Now while Paul was waiting for them at Athens he took a good look around. The city was full of idols which had to be shocking to a man who, even before becoming a follower of Jesus, had been dedicated to the singular God of the Jews.
Paul was going to speak, no matter where he was and so he conversed not only in the Jewish synagogues with those who were devout but also in the marketplace with who ever happened along. Here he encounters the curiosity of the Greeks – Now all the Athenians and the foreigners who lived there would spend their time in nothing except telling or hearing something new.
So, they give him a pulpit at Areopagus (Mars Hill as it was called by the Romans, was an actual rock hill where the Greeks held court of sorts.) It was here they sit down to listen and judge Paul’s words. (Who wouldn’t wish for an opportunity like this?)
Paul is masterful. (I could talk all day about this sermon…just ask Bob.) He affirms their zeal for religious things and begins to introduce them to their very own “unknown god.” He pictures God for them exactly as they have viewed Him…one whom they should seek …, and perhaps feel their way toward him and find him.
And then he reveals:
Yet he is actually not far from each one of us, for “in him we live and move and have our being”; as even some of your own poets have said. (Said poet being Epimenides who had written this line about the immortality of Zeus.)
Paul’s argument is logical (love it) and leads to a logical conclusion…the God who has done all this cannot be represented or contained by things built by man. However, this God has overlooked the time of ignorance (no condemnation fellows – ’cause, hey, you were trying but you didn’t know) but now he commands all people everywhere to repent.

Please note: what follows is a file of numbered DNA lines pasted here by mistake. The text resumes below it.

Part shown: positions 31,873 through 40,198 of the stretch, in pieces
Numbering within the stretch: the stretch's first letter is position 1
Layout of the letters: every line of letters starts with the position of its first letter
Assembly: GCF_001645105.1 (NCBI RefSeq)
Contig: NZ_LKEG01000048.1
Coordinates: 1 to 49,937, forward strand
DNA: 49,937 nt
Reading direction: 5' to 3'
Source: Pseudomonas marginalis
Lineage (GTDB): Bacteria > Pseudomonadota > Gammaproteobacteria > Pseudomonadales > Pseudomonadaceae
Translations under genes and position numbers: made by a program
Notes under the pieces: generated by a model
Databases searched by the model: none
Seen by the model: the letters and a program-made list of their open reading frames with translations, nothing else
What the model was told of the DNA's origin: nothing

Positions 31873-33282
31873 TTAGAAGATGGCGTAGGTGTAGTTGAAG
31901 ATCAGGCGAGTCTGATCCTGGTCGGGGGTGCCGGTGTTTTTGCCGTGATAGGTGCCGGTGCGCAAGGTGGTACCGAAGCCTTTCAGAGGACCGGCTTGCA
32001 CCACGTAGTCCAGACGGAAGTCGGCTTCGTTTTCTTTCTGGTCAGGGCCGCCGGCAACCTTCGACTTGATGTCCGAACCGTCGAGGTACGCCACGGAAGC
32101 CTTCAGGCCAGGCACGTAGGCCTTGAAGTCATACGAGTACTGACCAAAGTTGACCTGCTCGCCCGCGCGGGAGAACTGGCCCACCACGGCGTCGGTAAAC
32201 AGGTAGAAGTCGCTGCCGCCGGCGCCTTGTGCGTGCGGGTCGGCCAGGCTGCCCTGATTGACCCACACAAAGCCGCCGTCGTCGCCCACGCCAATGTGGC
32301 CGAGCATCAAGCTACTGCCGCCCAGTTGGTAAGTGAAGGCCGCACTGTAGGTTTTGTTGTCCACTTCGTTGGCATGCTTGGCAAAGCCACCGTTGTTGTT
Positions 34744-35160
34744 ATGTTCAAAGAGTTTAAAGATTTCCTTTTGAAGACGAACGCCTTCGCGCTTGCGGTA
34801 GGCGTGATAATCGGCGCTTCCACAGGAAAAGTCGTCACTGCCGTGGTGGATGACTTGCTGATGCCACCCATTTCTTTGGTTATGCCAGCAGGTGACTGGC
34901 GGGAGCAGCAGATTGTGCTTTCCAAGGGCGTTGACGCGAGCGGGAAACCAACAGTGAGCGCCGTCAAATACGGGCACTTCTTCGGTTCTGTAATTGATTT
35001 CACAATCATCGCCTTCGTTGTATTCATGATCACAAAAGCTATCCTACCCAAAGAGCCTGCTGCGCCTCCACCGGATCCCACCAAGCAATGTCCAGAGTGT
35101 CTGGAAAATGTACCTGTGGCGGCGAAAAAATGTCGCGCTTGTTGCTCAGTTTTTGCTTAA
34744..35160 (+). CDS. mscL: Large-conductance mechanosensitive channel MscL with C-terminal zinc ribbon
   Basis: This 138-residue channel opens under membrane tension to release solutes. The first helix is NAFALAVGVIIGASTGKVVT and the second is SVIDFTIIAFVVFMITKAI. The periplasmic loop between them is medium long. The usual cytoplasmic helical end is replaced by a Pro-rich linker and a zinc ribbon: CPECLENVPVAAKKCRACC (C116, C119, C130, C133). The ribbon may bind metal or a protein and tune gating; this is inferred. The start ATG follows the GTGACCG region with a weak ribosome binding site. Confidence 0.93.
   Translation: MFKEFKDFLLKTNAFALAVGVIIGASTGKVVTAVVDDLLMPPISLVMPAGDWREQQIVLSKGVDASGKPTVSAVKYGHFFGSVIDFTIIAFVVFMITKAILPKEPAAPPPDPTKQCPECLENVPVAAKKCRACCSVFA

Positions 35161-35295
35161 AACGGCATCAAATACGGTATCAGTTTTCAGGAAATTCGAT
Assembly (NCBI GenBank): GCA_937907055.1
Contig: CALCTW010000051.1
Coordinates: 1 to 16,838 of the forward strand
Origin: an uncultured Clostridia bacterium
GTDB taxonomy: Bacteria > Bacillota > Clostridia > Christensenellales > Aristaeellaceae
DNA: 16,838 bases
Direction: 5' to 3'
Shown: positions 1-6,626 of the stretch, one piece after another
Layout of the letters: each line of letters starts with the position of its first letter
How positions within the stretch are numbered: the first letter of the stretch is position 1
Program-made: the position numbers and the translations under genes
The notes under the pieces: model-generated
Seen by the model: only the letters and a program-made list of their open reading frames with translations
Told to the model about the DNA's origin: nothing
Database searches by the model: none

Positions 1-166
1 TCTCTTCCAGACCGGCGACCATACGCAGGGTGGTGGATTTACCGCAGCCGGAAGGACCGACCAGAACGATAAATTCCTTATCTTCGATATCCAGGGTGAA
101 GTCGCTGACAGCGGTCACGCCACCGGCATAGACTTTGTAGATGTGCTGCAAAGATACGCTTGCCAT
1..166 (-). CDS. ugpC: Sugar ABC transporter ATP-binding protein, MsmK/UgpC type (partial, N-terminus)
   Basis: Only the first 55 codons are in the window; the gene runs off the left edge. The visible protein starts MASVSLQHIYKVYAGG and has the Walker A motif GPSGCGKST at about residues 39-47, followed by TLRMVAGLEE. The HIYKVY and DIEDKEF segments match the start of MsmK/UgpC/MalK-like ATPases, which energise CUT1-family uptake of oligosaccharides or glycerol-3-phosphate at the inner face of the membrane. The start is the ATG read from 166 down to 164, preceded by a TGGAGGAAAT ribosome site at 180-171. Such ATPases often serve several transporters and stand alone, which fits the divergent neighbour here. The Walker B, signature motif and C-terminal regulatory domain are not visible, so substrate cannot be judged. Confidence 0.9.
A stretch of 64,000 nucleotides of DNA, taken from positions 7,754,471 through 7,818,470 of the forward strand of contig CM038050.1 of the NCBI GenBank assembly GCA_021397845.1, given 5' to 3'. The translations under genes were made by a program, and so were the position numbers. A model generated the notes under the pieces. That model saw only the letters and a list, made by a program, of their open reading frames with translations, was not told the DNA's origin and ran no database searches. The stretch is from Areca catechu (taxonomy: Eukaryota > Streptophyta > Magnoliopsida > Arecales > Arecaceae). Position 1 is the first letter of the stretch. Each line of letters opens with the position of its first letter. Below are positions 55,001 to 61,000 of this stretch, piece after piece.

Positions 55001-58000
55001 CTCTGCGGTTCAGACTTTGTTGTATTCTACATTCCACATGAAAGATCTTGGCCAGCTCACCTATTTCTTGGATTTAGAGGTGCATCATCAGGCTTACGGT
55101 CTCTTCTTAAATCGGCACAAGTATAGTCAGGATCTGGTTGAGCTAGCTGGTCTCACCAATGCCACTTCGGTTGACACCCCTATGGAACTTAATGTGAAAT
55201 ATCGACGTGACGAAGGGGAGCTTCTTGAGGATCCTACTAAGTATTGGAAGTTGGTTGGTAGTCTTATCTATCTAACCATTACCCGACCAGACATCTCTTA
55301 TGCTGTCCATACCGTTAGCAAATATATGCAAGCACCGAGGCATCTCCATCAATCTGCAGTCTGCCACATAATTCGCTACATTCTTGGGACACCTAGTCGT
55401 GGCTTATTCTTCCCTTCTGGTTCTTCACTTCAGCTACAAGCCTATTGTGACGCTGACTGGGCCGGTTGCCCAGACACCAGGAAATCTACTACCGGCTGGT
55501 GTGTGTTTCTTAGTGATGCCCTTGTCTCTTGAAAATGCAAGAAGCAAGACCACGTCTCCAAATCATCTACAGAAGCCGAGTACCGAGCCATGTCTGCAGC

The crowd was divided over the idea of resurrection (always a tricky subject) but some said, “We will hear you again about this.” The door remained open.
There were some men who joined Paul and believed and among them two people are named. Dionysius the Areopagite and a woman named Damaris. It almost seems “some men” is the general term and “Dionysius the Areopagite and a woman named Damaris and others with them” relates the specifics.
Dionysius is noteworthy because he was a judge at the Areopagus and therefore a prominent leader. Damaris may have been his wife, a woman of high social status or a foreigner.
(It is interesting how often now as the Gentiles come to Christ there is the intentional mentioning of the converts to be men and/or women, in groups or by name. This documenting of gender begins in the Gospels and into the beginnings of the church. No doubt it will culminate in Paul’s words from Gal. 3:28: There is neither Jew nor Greek, there is neither slave nor free, there is no male and female, for you are all one in Christ Jesus.)
He is the giver of the perfect words to speak.
In Him we live and move and have our being – need to keep that on the frontal lobe!
About the World?
There are those who are eager to hear about “the unknown god.”